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Debt Collection Tactics: What Is Skip Tracing?

Debt Collection Tactics: What Is Skip Tracing? | Brown & Joseph, LLC

When a customer fails to pay for goods or services, typically the first thing you do is attempt to contact them about the missed payment.

But what do you do when that customer seems to vanish into thin air?

Most recovery agencies like Brown & Joseph have several debt collection tactics they use to recover debt more efficiently and overcome common payment issues.

One of those tactics is called skip tracing.

What is skip tracing?

Skip tracing is the process of locating a debtor who has “skipped” or left town, hence the name “skip tracing.”

Skip tracers are especially helpful for cases in which the debtor has failed to answer or return repeated calls and emails.

Even if a client has a physical address to send collection letters to, there’s always a chance that the person they’re looking for no longer lives there.

According to the U.S. Postal Service, almost 30% of all “undeliverable-as-addressed” mail is from people moving to a new home and not leaving a forwarding address or leaving the wrong address.

Therefore, this leaves no way of informing the consumer about the debt and giving them the opportunity to pay it off — before it harms their credit score.

In addition to debt recovery agents, skip tracing is commonly used by private investigators, lawyers, detectives, journalists and bondsmen.

Skip tracing is sometimes erroneously referred to as bounty hunting.

While the two are very different processes, bounty hunters frequently hire skip tracers, which may explain the misconception that the two are synonymous.

What is the skip tracing process like?

Typically, skip tracing is performed in a series of steps.

The first step is to verify the information provided by the client and correct any misinformation. This step also helps the skip tracer familiarize themselves with the subject.

Then, the skip tracer begins to collect as much information about the subject as possible, using public resources such as:

  • Credit Reports
  • Public Records Databases
  • Loan Applications
  • Criminal Background Checks
  • Job Applications
  • Courthouse Records
  • Utility Bills

If none of these resources return helpful information, the skip tracer will then begin to contact current or past acquaintances of the subject, like neighbors, landlords, friends, relatives, and coworkers.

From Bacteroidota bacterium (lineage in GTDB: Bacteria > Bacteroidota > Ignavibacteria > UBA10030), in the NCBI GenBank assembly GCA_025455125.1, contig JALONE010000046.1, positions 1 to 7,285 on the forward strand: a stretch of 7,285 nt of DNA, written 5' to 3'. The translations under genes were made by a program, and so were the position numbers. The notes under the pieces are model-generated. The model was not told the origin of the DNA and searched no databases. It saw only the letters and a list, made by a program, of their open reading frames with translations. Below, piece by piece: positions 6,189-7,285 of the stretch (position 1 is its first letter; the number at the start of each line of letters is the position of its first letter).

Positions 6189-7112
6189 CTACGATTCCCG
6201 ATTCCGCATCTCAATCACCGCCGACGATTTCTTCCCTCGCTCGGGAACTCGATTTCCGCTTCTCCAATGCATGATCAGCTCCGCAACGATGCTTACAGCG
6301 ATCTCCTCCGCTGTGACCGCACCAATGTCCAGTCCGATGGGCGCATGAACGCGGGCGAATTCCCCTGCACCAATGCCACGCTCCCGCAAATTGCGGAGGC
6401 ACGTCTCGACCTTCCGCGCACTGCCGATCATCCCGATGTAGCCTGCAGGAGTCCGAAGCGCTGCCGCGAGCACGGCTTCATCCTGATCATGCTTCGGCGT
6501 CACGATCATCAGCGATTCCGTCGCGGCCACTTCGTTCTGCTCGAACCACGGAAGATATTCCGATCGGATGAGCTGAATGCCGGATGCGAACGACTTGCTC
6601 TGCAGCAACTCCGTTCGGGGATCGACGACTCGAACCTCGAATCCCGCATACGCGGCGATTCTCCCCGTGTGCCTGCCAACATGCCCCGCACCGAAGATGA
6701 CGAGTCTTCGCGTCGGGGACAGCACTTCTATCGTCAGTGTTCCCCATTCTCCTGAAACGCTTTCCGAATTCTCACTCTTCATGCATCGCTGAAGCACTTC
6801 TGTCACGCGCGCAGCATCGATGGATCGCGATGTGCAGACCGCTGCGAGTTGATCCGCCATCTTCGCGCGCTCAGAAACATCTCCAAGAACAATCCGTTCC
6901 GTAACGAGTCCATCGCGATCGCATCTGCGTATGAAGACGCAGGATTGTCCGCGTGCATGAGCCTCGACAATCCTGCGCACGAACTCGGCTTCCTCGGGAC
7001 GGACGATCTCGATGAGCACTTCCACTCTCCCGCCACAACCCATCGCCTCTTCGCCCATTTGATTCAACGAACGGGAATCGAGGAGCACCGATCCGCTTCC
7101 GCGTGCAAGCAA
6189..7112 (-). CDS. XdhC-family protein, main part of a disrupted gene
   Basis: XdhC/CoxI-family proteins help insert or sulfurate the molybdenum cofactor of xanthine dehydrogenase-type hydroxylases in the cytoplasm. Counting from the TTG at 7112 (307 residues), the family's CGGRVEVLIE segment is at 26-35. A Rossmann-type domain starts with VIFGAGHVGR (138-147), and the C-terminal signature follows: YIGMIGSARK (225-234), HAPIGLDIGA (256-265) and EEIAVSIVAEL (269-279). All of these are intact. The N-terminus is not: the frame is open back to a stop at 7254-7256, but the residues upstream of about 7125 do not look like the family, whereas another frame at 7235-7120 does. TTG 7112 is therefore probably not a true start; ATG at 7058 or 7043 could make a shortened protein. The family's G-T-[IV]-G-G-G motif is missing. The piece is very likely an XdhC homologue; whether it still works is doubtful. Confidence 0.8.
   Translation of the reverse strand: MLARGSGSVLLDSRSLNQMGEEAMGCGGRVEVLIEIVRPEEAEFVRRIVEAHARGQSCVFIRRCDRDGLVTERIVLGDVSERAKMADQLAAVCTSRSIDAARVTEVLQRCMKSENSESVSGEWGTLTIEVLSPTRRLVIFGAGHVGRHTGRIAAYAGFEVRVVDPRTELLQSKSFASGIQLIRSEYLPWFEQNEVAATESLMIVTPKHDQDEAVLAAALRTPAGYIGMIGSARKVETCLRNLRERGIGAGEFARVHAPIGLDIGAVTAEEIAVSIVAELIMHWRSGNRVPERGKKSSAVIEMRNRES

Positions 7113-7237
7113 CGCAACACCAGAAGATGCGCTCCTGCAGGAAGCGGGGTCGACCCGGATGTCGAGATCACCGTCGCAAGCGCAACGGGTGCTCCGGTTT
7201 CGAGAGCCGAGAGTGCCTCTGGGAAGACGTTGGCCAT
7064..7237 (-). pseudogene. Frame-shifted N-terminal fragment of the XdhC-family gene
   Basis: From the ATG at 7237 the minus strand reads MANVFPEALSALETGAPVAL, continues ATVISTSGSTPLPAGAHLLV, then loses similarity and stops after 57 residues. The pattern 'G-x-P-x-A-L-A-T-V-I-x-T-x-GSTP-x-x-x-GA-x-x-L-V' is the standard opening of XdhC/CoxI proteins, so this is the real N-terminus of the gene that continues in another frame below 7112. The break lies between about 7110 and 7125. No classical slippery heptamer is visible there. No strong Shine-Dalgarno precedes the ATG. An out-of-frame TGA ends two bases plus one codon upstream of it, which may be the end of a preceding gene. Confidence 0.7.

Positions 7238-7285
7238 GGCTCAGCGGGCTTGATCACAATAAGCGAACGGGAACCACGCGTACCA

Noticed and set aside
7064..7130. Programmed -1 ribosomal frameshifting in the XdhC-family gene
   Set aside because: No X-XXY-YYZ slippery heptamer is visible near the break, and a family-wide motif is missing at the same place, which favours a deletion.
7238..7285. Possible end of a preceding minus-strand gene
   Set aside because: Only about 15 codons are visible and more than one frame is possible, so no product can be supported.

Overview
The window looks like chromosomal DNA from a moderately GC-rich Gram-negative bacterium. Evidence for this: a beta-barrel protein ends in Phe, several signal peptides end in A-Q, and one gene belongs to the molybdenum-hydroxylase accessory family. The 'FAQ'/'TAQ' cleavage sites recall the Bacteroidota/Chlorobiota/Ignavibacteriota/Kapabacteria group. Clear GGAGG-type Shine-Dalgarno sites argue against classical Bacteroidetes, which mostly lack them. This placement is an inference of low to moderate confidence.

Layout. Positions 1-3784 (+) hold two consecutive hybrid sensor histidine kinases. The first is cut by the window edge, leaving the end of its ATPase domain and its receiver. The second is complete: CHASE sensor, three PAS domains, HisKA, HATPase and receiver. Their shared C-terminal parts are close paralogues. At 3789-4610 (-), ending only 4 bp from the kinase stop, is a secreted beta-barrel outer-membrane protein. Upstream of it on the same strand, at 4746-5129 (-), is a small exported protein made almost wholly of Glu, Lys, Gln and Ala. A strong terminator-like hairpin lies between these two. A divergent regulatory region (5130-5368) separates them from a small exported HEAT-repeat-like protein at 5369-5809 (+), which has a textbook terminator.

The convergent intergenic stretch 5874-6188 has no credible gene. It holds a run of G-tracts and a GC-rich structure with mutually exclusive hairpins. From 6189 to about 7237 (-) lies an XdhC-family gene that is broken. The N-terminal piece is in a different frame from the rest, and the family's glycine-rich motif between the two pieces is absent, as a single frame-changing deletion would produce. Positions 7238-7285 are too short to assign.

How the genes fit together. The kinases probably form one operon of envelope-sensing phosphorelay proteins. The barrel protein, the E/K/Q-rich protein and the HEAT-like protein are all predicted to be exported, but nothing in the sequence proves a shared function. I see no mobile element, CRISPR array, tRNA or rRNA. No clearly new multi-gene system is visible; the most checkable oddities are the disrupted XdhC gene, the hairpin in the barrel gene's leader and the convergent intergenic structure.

Before social media and the internet rose to prominence, skip tracers had to do everything manually – traveling to a location, speaking with friends and family, calling references and spending lots of time scouring public records at the library.

But thankfully, with the sheer amount of data available today through the internet, skip tracers are often able to find who they’re searching for in a relatively short amount of time.

Just over the past decade, the amount of resources available to skip tracers has risen exponentially.

Today, open-source databases like LexisNexis and Thomson Reuters abound all over the internet, often for free.

How do I hire a skip tracer?

Hiring a third-party collection agency with a skip trace department is often more cost-effective than hiring an independent skip tracer.

What to Expect From Your Debt Collection Vendor

Some collection agencies will skip trace and collect on a contingency-fee basis, meaning there’s no fee if no money is recovered, while most independent skip tracers charge an hourly fee.

If you’re looking to hire a skip tracer to recover a missed payment, the best thing to do is research different skip tracers and collection agencies to see which would be a better fit for your situation.


The next time a customer seems to go “off the grid” after failing to pay a bill, consider hiring a collection agency with a skip trace department to help track down your money.

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